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RedHat 9 (Linux i386) - man page for scan (redhat section n)

scan(n) 			      Tcl Built-In Commands				  scan(n)

_________________________________________________________________________________________________

NAME
       scan - Parse string using conversion specifiers in the style of sscanf

SYNOPSIS
       scan string format ?varName varName ...?
_________________________________________________________________

INTRODUCTION
       This  command  parses fields from an input string in the same fashion as the ANSI C sscanf
       procedure and returns a count of the number of conversions performed, or -1 if the end  of
       the  input string is reached before any conversions have been performed.  String gives the
       input to be parsed and format indicates how to parse it, using % conversion specifiers  as
       in sscanf.  Each varName gives the name of a variable; when a field is scanned from string
       the result is converted back into a string and assigned to the corresponding variable.  If |
       no  varName  variables  are  specified, then scan works in an inline manner, returning the |
       data that would otherwise be stored in the variables as a list.	In the	inline	case,  an |
       empty  string  is  returned when the end of the input string is reached before any conver- |
       sions have been performed.

DETAILS ON SCANNING
       Scan operates by scanning string and format together.  If the next character in format  is
       a  blank  or tab then it matches any number of white space characters in string (including
       zero).  Otherwise, if it isn't a % character then it must  match  the  next  character  of
       string.	 When a % is encountered in format, it indicates the start of a conversion speci-
       fier.  A conversion specifier contains up to four fields after the %: a *, which indicates
       that  the  converted  value  is	to be discarded instead of assigned to a variable; a XPG3
       position specifier; a number indicating a maximum field width; and a conversion character.
       All of these fields are optional except for the conversion character.  The fields that are
       present must appear in the order given above.

       When scan finds a conversion specifier in format, it first skips any  white-space  charac-
       ters  in string (unless the specifier is [ or c).  Then it converts the next input charac-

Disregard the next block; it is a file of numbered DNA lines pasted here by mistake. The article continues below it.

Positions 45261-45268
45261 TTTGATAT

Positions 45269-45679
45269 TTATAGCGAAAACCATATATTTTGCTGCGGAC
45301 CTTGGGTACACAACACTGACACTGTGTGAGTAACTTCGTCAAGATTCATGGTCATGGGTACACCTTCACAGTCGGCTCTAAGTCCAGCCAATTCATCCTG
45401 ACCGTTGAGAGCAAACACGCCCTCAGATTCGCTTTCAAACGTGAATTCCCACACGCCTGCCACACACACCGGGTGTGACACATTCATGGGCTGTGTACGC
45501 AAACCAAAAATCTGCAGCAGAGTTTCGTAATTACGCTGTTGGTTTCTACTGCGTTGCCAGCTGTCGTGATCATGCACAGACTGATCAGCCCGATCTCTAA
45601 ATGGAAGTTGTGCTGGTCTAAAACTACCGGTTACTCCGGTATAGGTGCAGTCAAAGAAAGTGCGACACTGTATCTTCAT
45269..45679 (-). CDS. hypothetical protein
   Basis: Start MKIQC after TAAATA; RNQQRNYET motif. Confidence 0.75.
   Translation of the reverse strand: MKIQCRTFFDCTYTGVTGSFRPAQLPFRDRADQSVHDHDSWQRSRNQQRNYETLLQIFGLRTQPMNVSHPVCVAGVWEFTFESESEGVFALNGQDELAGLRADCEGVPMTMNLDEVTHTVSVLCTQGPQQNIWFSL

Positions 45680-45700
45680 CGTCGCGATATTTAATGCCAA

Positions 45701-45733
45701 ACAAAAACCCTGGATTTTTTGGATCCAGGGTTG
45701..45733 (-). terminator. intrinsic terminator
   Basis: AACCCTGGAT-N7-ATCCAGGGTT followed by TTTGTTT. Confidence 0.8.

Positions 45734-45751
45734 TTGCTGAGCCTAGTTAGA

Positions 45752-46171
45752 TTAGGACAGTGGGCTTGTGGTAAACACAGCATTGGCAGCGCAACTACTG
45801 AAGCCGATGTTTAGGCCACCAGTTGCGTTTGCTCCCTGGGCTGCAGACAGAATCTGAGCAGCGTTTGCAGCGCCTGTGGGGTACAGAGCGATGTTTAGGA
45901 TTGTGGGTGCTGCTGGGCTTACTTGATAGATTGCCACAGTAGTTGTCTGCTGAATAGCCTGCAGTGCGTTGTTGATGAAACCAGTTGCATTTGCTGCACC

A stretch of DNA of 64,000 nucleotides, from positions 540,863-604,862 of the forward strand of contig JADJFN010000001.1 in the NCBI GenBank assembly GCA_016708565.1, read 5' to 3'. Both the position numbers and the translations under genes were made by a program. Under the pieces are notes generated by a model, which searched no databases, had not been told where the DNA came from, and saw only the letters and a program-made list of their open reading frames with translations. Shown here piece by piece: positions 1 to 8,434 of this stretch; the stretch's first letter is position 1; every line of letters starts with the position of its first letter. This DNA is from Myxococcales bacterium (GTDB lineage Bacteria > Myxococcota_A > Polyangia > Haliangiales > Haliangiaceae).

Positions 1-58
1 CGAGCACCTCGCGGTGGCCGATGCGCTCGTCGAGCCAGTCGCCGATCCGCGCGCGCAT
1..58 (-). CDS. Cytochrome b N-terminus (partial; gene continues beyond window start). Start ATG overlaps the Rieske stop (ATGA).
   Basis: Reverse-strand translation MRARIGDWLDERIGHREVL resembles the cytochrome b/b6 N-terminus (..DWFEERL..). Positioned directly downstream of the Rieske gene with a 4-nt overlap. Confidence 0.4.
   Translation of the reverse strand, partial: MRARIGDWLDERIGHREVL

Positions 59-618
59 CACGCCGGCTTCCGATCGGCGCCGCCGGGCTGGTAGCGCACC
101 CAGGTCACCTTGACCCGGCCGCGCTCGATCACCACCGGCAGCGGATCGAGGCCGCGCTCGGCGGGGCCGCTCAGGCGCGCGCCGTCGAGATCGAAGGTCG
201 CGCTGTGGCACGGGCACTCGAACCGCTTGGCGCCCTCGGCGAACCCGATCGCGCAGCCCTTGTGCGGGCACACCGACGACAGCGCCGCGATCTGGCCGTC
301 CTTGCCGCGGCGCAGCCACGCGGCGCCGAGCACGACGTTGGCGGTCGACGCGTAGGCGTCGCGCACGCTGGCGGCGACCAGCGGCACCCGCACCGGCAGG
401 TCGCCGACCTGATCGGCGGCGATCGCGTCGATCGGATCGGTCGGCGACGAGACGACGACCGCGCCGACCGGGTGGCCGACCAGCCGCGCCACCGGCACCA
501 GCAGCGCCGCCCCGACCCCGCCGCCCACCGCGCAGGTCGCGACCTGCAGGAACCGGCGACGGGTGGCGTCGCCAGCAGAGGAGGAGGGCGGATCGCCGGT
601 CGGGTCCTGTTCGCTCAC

ters according to the conversion specifier and stores the result in the variable given  by
       the next argument to scan.

       If the % is followed by a decimal number and a $, as in ``%2$d'', then the variable to use
       is not taken from the next sequential argument.	Instead, it is taken  from  the  argument
       indicated by the number, where 1 corresponds to the first varName.  If there are any posi-
       tional specifiers in format then all of the specifiers must be positional.  Every  varName
       on  the	argument  list must correspond to exactly one conversion specifier or an error is
       generated, or in the inline case, any position can be specified at most once and the empty
       positions will be filled in with empty strings.

       The following conversion characters are supported:

       d	 The  input  field  must  be  a  decimal integer.  It is read in and the value is
		 stored in the variable as a decimal string.

       o	 The input field must be an octal integer. It is read in and the value is  stored
		 in the variable as a decimal string.  If the value exceeds MAX_INT (017777777777 |
		 on platforms using 32-bit integers), it will be truncated to a  signed  integer. |
		 Hence, 037777777777 will appear as -1 on a 32-bit machine.

       x	 The  input  field  must be a hexadecimal integer. It is read in and the value is
		 stored in the variable as a  decimal  string.	 If  the  value  exceeds  MAX_INT |
		 (0x7FFFFFFF  on  platforms  using  32-bit  integers),	it will be truncated to a |
		 signed integer.  Hence, 0xFFFFFFFF will appear as -1 on a 32-bit machine.